If you cross Esplanade Avenue along the northeast side of New Orleans’ French Quarter, you’ll find yourself in the neighborhood known as Faubourg Marigny. On our last trip to NO, we stayed in the more sedate eastern side of the French Quarter and walked across Esplanade Avenue into Marigny to sightsee and eat gumbo. Word is the music scene has moved to Marigny. Plenty of clubs, particularly on Frenchmen St, which is an extension of Decatur. Being early risers, and therefore early retirers, we didn’t got to any clubs that trip. Maybe next time. At any rate, the atmosphere in Marigny is a more authentic and more earthy alternative to the frat-boy entertainment over on Bourbon Street.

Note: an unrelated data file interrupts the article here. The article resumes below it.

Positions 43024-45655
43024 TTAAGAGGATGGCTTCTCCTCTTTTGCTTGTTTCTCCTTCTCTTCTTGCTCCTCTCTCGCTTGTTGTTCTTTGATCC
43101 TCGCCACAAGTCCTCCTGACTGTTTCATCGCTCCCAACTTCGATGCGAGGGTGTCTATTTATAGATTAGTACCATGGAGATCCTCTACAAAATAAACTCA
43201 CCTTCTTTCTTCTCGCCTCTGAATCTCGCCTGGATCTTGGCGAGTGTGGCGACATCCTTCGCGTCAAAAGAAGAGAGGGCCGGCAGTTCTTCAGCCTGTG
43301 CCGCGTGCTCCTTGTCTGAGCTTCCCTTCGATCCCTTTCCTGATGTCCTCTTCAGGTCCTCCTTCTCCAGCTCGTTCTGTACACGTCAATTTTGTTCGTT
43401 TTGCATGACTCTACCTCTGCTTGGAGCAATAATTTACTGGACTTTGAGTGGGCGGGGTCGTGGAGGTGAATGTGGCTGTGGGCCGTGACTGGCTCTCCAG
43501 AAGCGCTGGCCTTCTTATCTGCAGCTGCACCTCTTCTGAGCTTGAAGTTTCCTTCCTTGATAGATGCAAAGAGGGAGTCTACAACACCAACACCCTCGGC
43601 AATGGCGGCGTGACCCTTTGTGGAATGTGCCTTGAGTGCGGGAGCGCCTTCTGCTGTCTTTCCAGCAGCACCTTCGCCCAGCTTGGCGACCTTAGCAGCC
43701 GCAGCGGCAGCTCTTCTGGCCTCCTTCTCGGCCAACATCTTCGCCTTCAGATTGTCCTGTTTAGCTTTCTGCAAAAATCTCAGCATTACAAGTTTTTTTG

Marigny has a fascinating history. The area was laid out in the early 1800s on what had been a large plantation. Must have been one of the first suburban developments! It quickly became a favorite spot for white Creole gentlemen to build cottages for their second families–light-skinned mistresses and their illegitimate children. In my forthcoming novel Evermore, I chose Marigny as the natural location for the home of Lucinda, Marcel Chamard’s mistress and the love of his life. One reason I love visiting New Orleans’ older neighborhoods is that I feel Lucinda and Marcel, Nicolette and Cleo, strolling along Rue de Chartres right along with me. The mint at the corner of Esplanade and Decatur is the site where Deborah Ann, Marcel’s wife, spies Lucinda on the street, follows her home, and . . . . At the other end of Decatur is the huge gray granite monolith, not quite finished but finished enough that Union General Butler made it his headquarters during the Civil War occupation. Just down Canal Street from that building, Admiral Farragut arrived, the conquering naval presence, and in front of it, up Canal Street, marched the conquering Union. Nicolette and her brother Marcel watch that parade with very different feelings about their beloved city being occupied. I’ll get that novel out toward the end of 2011. It just needs polishing.